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- administre (obsolete)
- (transitive) To cause to ingest (a drug), either by openly offering or through deceit.
- We administered the medicine to our dog by mixing it in his food.
- 1849–1861, Thomas Babington Macaulay, chapter 15, in The History of England from the Accession of James the Second, volume (please specify |volume=I to V), London: Longman, Brown, Green, and Longmans, OCLC 1069526323:
- A noxious drug had been administered to him.
- (transitive) To apportion out, distribute.
- 1712 September 17 (Gregorian calendar), Joseph Addison, “SATURDAY, September 6, 1712”, in The Spectator, number 477; republished in Alexander Chalmers, editor, The Spectator; a New Edition, […], volume V, New York, N.Y.: D[aniel] Appleton & Company, 1853, OCLC 191120697:
- A fountain […] administers to the pleasure as well as the plenty of the place.
- 1849–1861, Thomas Babington Macaulay, The History of England from the Accession of James the Second, volume (please specify |volume=I to V), London: Longman, Brown, Green, and Longmans, OCLC 1069526323:
- Justice was administered between man and man with an exactness and purity not before known.
- (transitive) To manage or supervise the conduct, performance or execution of; to govern or regulate the parameters for the conduct, performance or execution of; to work in an administrative capacity.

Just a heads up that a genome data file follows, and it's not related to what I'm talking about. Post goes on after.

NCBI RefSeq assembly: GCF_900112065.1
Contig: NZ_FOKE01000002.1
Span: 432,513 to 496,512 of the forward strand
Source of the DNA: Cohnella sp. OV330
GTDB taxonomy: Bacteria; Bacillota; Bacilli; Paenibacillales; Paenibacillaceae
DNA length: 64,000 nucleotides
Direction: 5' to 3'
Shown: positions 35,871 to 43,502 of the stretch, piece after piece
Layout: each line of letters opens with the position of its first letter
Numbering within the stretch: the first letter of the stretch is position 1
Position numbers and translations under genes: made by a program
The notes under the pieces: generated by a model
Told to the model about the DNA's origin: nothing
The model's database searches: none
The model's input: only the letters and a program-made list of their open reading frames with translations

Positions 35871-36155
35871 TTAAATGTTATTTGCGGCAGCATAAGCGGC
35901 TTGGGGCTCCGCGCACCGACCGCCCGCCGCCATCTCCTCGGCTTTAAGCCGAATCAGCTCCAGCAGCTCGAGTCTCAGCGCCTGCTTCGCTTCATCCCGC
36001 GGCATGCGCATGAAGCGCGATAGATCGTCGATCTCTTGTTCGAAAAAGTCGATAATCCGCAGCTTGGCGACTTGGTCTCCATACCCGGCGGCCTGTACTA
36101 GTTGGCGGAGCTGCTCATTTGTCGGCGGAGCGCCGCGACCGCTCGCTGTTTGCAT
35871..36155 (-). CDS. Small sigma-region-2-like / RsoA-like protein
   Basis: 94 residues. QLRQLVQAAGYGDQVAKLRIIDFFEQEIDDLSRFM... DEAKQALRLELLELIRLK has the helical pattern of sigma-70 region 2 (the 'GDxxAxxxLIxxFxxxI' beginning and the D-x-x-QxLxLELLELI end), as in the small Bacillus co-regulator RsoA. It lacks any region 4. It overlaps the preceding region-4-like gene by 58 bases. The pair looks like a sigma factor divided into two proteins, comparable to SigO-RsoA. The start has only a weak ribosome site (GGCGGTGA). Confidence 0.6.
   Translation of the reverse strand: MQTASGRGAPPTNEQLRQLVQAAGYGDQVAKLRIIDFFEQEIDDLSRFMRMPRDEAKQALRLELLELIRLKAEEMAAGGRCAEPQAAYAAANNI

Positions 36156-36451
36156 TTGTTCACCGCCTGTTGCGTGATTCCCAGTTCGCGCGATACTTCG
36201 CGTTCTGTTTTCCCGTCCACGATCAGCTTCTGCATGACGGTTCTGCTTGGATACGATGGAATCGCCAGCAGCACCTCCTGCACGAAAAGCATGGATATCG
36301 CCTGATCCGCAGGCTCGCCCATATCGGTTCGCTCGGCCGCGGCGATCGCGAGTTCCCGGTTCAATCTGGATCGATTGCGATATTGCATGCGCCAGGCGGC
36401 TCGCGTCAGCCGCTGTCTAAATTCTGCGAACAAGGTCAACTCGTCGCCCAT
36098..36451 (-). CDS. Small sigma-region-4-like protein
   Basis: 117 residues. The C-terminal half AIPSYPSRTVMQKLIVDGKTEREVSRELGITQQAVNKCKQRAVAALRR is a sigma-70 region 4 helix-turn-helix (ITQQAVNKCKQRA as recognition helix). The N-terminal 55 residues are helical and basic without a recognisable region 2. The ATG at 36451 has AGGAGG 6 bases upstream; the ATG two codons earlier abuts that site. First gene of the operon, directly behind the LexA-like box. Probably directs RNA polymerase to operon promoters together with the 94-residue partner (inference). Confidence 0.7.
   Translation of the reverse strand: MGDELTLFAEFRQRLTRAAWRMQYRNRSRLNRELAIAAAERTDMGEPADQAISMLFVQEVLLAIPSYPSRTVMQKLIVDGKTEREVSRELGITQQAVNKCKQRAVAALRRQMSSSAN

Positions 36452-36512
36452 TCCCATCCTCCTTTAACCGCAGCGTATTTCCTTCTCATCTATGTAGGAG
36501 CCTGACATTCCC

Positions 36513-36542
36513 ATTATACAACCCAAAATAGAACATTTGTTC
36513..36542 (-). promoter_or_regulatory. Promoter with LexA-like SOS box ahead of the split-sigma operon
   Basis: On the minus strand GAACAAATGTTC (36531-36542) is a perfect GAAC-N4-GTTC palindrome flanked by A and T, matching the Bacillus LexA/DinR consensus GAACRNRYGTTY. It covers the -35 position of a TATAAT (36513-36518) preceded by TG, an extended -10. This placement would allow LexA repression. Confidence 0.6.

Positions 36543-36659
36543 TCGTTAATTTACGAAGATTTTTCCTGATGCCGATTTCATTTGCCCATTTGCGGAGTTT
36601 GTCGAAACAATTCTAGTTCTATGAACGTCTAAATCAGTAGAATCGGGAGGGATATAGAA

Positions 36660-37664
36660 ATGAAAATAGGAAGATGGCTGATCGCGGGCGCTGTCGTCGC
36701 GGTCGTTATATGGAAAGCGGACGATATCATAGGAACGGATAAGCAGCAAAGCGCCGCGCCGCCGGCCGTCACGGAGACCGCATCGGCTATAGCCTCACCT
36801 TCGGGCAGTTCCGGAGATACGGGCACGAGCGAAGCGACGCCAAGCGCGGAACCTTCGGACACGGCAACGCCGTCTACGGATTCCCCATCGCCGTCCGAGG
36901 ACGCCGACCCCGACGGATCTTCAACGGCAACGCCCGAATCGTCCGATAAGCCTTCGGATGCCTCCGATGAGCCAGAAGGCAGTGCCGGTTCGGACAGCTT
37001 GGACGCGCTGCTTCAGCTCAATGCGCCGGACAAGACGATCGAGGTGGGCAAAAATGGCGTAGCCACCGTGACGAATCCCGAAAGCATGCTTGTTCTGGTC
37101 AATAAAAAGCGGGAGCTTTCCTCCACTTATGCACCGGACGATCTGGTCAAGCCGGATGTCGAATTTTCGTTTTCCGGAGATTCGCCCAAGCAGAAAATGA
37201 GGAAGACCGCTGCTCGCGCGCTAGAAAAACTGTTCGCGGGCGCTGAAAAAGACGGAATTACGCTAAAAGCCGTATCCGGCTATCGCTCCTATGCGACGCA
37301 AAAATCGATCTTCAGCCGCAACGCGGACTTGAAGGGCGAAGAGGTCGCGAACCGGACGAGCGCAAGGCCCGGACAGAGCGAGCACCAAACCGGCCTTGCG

- 2006, Rongxing Guo, Territorial Disputes and Resource Management: A Global Handbook, →ISBN, OCLC 148587195, page 224:
- Located in the northwestern side of the Black Sea, Snake Island, or called ostriv Zmiyinyy in Ukrainian and Insula Serpilor in Romanian, is currently administered by Ukraine but claimed by Romania.
- (intransitive) To minister (to).
- administering to the sick
- (law) To settle, as the estate of one who dies without a will, or whose will fails of an executor.
- To give, as an oath.
- 1595 December 9 (first known performance), William Shakespeare, “The life and death of King Richard the Second”, in Mr. William Shakespeares Comedies, Histories, & Tragedies: Published According to the True Originall Copies (First Folio), London: […] Isaac Iaggard, and Ed[ward] Blount, published 1623, OCLC 606515358, [Act I, scene iii]:
- Swear […] to keep the oath that we administer.
- (medicine) To give a drug to a patient, be it orally or by any other means.
to cause to take by openly offering or through deceit
to work in an administrative capacity; to supervise
to minister to the sick
- “administer” in Webster’s Revised Unabridged Dictionary, G. & C. Merriam, 1913.
- “administer” in The Century Dictionary, New York, N.Y.: The Century Co., 1911.
- (Classical) IPA(key): /ad.miˈnis.ter/, [äd̪mɪˈnɪs̠t̪ɛr]
- (Ecclesiastical) IPA(key): /ad.miˈnis.ter/, [äd̪miˈnist̪er]
Second-declension noun (nominative singular in -er).